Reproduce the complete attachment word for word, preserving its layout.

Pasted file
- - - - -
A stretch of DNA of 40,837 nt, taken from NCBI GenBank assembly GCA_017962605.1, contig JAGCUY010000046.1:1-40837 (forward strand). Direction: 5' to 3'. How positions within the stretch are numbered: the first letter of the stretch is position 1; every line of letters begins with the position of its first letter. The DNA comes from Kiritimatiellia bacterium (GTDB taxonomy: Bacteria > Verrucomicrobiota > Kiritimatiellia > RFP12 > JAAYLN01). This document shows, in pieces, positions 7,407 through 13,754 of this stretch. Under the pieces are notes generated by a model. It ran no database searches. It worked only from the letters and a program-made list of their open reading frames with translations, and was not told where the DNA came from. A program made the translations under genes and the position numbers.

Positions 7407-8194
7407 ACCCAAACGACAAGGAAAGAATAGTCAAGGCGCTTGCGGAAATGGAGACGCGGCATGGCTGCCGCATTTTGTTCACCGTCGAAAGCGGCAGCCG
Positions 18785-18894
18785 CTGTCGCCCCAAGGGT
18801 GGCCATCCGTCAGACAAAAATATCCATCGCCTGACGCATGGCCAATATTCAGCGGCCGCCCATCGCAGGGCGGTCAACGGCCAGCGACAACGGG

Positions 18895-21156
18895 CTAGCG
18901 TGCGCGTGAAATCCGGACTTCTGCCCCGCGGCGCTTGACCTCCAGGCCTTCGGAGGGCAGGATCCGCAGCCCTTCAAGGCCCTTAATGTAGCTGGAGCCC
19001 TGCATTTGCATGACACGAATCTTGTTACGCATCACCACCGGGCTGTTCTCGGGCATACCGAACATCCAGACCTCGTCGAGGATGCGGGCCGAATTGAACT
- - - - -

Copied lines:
A stretch of DNA of 40,837 nt, taken from NCBI GenBank assembly GCA_017962605.1, contig JAGCUY010000046.1:1-40837 (forward strand). Direction: 5' to 3'. How positions within the stretch are numbered: the first letter of the stretch is position 1; every line of letters begins with the position of its first letter. The DNA comes from Kiritimatiellia bacterium (GTDB taxonomy: Bacteria > Verrucomicrobiota > Kiritimatiellia > RFP12 > JAAYLN01). This document shows, in pieces, positions 7,407 through 13,754 of this stretch. Under the pieces are notes generated by a model. It ran no database searches. It worked only from the letters and a program-made list of their open reading frames with translations, and was not told where the DNA came from. A program made the translations under genes and the position numbers.

Positions 7407-8194
7407 ACCCAAACGACAAGGAAAGAATAGTCAAGGCGCTTGCGGAAATGGAGACGCGGCATGGCTGCCGCATTTTGTTCACCGTCGAAAGCGGCAGCCG
Positions 18785-18894
18785 CTGTCGCCCCAAGGGT
18801 GGCCATCCGTCAGACAAAAATATCCATCGCCTGACGCATGGCCAATATTCAGCGGCCGCCCATCGCAGGGCGGTCAACGGCCAGCGACAACGGG

Positions 18895-21156
18895 CTAGCG
18901 TGCGCGTGAAATCCGGACTTCTGCCCCGCGGCGCTTGACCTCCAGGCCTTCGGAGGGCAGGATCCGCAGCCCTTCAAGGCCCTTAATGTAGCTGGAGCCC
19001 TGCATTTGCATGACACGAATCTTGTTACGCATCACCACCGGGCTGTTCTCGGGCATACCGAACATCCAGACCTCGTCGAGGATGCGGGCCGAATTGAACT